11.09.2005

Word of the day: Abecedary

I was reading the New York Times this morning and I discovered a cool word that I'd never heard before: abecedary. The New York Times defines it as "the letters of the alphabet written out in their traditional sequence," and the article is about the 10th century BCE abecedary they just found in Tel Zayit, Israel. It's the oldest reliably-dated abecedary found to date, which is pretty cool in and of itself. But back to the word! I found these other definitions of abecedary online:
  1. Noun. (Rare): A primer; the first principle or rudiment of anything. (open-dictionary.com)
  2. n. book arranged in alphabetical order; elementary text-book. abecedarian, n. member of 16th-century German Anabaptist sect who refused to learn to read. a. alphabetically arranged. (Dictionary of Difficult Words)
  3. Main Entry: 1abe·ce·dar·i·an
    Pronunciation: "A-bE-(")sE-'der-E-&n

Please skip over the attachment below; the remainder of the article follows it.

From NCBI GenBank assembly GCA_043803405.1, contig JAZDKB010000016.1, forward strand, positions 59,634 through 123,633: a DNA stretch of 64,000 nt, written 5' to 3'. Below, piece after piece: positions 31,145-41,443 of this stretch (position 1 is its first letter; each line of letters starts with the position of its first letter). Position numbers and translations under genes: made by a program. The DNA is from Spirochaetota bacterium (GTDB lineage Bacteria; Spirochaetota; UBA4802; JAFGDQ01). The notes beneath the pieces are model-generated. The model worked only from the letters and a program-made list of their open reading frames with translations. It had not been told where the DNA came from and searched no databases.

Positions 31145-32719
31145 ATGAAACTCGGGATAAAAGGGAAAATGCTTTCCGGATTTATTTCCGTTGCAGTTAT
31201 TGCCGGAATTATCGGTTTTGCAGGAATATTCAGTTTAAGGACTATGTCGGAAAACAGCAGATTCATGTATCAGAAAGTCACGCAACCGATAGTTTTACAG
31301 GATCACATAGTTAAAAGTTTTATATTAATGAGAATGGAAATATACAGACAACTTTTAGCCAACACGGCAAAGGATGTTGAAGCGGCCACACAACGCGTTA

Function: noun
    Etymology: Middle English abecedary, from Medieval Latin abecedarium alphabet, from Late Latin, neuter of abecedarius of the alphabet, from the letters a + b + c + d: one learning the rudiments of something (as the alphabet) (Merriam-Webster Online Dictionary)
  4. abecedary
    Abecedarian \A`be*ce*da"ri*an\, Abecedary \A`be*ce"da*ry\, a. Pertaining to, or formed by, the letters of the alphabet; alphabetic; hence, rudimentary.
    Abecedarian psalms
    , hymns, etc., compositions in which (like the 119th psalm in Hebrew) distinct portions or verses commence with successive letters of the alphabet. --Hook. (Dictionary.com)
I like the word because its origin is obvious (abecedary), once you know its meaning. And because it reminds me of Big Bird's Alphabet Song.

No comments: